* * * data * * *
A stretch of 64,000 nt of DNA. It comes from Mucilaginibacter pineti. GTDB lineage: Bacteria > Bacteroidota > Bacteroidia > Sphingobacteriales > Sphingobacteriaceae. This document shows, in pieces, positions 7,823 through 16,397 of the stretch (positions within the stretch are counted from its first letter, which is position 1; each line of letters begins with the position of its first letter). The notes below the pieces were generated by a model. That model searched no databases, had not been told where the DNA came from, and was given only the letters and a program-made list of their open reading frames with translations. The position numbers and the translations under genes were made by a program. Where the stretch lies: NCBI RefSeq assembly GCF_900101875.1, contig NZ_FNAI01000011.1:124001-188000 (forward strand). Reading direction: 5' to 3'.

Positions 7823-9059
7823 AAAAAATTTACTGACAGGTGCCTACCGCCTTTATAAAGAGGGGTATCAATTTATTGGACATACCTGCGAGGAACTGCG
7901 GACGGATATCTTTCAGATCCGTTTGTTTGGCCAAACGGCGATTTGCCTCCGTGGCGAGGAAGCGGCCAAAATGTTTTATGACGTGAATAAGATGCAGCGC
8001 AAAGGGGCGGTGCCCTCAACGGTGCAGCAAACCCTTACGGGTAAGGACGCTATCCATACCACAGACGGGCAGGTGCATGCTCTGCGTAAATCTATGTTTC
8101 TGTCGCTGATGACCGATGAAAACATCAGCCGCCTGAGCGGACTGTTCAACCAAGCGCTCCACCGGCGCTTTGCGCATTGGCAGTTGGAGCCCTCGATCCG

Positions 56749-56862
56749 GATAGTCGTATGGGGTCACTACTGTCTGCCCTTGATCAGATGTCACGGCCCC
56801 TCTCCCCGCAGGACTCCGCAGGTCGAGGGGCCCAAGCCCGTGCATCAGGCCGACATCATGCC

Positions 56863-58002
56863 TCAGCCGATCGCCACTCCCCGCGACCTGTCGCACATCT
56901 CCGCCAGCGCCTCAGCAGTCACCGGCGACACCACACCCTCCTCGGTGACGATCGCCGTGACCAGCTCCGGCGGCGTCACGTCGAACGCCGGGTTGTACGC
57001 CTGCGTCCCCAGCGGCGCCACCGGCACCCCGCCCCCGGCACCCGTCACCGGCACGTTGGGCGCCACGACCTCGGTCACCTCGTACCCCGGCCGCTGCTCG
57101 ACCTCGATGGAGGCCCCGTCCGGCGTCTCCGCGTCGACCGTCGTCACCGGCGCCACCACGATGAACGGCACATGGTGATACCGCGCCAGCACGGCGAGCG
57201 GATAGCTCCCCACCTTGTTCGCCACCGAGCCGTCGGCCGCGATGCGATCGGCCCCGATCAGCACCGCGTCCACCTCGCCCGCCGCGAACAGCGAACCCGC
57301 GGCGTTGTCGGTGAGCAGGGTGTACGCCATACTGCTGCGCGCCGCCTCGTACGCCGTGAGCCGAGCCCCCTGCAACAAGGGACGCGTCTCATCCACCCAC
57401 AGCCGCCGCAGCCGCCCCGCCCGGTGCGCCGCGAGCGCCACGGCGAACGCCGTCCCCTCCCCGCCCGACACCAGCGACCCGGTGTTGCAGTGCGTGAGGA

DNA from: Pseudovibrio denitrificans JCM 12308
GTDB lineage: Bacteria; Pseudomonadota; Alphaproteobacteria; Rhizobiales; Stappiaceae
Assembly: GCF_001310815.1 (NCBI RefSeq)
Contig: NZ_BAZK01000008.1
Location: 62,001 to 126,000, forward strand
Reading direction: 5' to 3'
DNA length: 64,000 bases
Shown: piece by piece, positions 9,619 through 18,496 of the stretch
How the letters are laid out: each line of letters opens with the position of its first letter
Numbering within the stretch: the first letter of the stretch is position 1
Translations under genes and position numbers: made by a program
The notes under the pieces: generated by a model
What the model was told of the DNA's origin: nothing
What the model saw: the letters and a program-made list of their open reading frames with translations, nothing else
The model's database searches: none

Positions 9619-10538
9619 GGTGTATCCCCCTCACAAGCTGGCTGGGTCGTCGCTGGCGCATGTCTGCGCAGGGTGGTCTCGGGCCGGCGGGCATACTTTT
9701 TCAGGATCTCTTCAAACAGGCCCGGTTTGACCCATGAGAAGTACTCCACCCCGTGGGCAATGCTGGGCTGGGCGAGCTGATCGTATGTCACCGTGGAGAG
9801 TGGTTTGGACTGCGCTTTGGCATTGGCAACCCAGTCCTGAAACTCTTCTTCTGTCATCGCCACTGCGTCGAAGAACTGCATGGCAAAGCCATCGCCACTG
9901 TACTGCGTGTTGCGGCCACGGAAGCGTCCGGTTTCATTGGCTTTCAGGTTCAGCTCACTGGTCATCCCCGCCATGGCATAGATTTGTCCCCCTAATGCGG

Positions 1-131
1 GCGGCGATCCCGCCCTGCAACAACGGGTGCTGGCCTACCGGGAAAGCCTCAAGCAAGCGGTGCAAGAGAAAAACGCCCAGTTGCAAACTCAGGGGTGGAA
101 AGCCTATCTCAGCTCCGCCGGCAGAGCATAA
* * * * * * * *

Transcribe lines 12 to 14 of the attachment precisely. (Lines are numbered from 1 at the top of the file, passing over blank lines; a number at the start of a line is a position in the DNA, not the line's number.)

56901 CCGCCAGCGCCTCAGCAGTCACCGGCGACACCACACCCTCCTCGGTGACGATCGCCGTGACCAGCTCCGGCGGCGTCACGTCGAACGCCGGGTTGTACGC
57001 CTGCGTCCCCAGCGGCGCCACCGGCACCCCGCCCCCGGCACCCGTCACCGGCACGTTGGGCGCCACGACCTCGGTCACCTCGTACCCCGGCCGCTGCTCG
57101 ACCTCGATGGAGGCCCCGTCCGGCGTCTCCGCGTCGACCGTCGTCACCGGCGCCACCACGATGAACGGCACATGGTGATACCGCGCCAGCACGGCGAGCG